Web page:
"Q. Now that the air-conditioning is running in your office, you and some co-workers think it’s too cold. But others say they feel just fine. What’s going on?
A. The problem is that the way people experience temperature depends on a range of factors, including body type, clothing, activity level and proximity to other people and to vents, computers and windows — as well as individual preferences and expectations.
At the same time, most modern office buildings have a one-size-fits-all design that can’t possibly accommodate all these variables. “You’re almost set up to fail when you put a lot of people in a building and give them one temperature,” said Gail S. Brager, a building science professor in the architecture department at the University of California, Berkeley.
Think of how much more control you have over your comfort at home, she said. You can open windows, turn on fans, heaters or air-conditioners, change clothes or move to a different room. At most offices, you lose that control. “Somebody else is pushing the button,” said Professor Brager, who is also associate director of the Center for the Built Environment at Berkeley.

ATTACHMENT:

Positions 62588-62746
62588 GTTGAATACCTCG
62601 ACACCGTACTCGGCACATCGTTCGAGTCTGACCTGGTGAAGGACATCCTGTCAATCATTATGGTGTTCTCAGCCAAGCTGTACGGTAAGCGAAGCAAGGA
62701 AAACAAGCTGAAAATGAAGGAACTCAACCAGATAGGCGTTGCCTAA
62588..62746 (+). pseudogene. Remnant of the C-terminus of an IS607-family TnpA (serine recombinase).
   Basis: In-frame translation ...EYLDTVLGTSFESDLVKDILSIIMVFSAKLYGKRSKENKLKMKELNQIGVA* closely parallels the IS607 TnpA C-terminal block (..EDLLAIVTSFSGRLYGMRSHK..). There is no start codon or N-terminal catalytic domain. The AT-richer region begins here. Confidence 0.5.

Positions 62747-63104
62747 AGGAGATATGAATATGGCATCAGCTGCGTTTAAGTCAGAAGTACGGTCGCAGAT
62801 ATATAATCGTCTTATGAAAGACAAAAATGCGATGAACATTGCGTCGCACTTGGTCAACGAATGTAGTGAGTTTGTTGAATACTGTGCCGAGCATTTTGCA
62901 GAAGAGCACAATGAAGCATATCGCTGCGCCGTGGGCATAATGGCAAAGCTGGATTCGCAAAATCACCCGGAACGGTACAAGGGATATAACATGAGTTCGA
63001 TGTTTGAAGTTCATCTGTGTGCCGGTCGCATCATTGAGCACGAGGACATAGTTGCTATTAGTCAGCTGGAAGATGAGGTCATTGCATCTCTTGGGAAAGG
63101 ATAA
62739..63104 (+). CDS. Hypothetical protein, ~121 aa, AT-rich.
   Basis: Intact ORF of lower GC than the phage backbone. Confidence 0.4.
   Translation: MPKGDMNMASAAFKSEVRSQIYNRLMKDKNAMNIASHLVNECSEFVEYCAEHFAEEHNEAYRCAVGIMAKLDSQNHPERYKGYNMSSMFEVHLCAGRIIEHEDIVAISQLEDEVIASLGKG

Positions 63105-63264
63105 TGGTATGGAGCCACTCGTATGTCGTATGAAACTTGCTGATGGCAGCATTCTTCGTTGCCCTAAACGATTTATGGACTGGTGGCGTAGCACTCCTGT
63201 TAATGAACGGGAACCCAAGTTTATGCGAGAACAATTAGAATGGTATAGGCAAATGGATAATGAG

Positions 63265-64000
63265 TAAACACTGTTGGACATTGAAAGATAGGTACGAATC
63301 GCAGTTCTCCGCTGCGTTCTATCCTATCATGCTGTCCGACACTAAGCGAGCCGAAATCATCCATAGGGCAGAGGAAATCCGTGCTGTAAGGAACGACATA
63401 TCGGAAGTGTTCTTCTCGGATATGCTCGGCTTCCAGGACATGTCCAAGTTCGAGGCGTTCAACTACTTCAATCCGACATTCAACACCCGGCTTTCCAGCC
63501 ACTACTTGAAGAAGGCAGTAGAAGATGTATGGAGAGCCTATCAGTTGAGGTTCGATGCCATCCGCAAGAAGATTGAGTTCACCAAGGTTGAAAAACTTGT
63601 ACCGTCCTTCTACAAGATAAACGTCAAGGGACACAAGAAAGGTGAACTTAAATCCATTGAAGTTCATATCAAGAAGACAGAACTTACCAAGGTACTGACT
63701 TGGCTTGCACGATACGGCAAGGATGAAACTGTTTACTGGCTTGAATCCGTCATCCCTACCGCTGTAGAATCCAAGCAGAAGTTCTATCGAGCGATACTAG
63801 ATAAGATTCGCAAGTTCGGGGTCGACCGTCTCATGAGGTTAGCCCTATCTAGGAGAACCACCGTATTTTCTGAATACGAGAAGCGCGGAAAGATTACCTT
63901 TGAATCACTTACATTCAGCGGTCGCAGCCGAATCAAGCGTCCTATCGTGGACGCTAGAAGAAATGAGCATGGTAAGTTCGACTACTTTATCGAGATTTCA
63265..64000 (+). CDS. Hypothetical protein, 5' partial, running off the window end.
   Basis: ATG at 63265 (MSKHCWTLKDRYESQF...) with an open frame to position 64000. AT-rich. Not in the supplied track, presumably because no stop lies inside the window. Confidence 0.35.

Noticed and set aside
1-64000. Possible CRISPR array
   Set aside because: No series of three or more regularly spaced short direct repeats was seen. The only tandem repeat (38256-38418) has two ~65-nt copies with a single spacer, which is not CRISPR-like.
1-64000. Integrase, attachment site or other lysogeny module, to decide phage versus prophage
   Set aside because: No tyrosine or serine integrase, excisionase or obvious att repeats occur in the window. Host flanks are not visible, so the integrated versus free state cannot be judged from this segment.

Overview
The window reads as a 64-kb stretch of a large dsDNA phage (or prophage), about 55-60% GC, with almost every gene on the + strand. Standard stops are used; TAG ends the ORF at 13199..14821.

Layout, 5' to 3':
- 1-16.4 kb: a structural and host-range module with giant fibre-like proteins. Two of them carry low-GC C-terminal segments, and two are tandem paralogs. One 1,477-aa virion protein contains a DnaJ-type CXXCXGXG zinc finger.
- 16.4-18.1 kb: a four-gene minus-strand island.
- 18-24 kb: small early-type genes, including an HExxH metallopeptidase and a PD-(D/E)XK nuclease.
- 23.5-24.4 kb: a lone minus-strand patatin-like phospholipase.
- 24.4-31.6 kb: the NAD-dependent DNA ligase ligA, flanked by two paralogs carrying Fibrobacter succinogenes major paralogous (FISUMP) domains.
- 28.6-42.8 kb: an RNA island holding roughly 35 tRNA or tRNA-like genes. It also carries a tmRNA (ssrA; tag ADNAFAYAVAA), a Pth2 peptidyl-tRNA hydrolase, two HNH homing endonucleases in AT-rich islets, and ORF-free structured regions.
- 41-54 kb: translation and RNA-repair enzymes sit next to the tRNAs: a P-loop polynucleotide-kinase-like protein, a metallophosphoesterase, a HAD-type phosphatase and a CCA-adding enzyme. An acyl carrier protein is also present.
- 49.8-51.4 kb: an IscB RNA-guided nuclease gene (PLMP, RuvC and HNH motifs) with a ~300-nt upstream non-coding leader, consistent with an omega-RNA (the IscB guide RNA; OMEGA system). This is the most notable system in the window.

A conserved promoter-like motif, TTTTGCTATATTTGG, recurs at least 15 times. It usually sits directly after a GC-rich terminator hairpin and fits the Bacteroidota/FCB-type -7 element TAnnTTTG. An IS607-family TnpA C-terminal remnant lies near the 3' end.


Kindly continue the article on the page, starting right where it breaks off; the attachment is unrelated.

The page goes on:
Rather than creating optimal working conditions for everyone, she added, the goal in many offices “is to minimize the number of people who might complain.”
Q. It seems as if women complain about feeling cold more than men do. Is there a gender disparity when it comes to temperature’s effects?
A. Women do tend to feel colder in air-conditioned offices — for reasons of physiology and fashion, said Alan Hedge, an ergonomics professor at Cornell University.
The muscles of the body generate about a third of its heat, he explained, and women tend to have less muscle mass than men. In addition, women are often freer to wear clothing that leaves their arms, legs and the neck area exposed. (The ankles, he said, are particularly vulnerable to cold.)
Traditionally, women in offices have held more sedentary positions than men, he added, and the less you move around, the less heat you generate." (Continued via NYTimes.com, Phyllis Korkki) [Ergonomics Resources]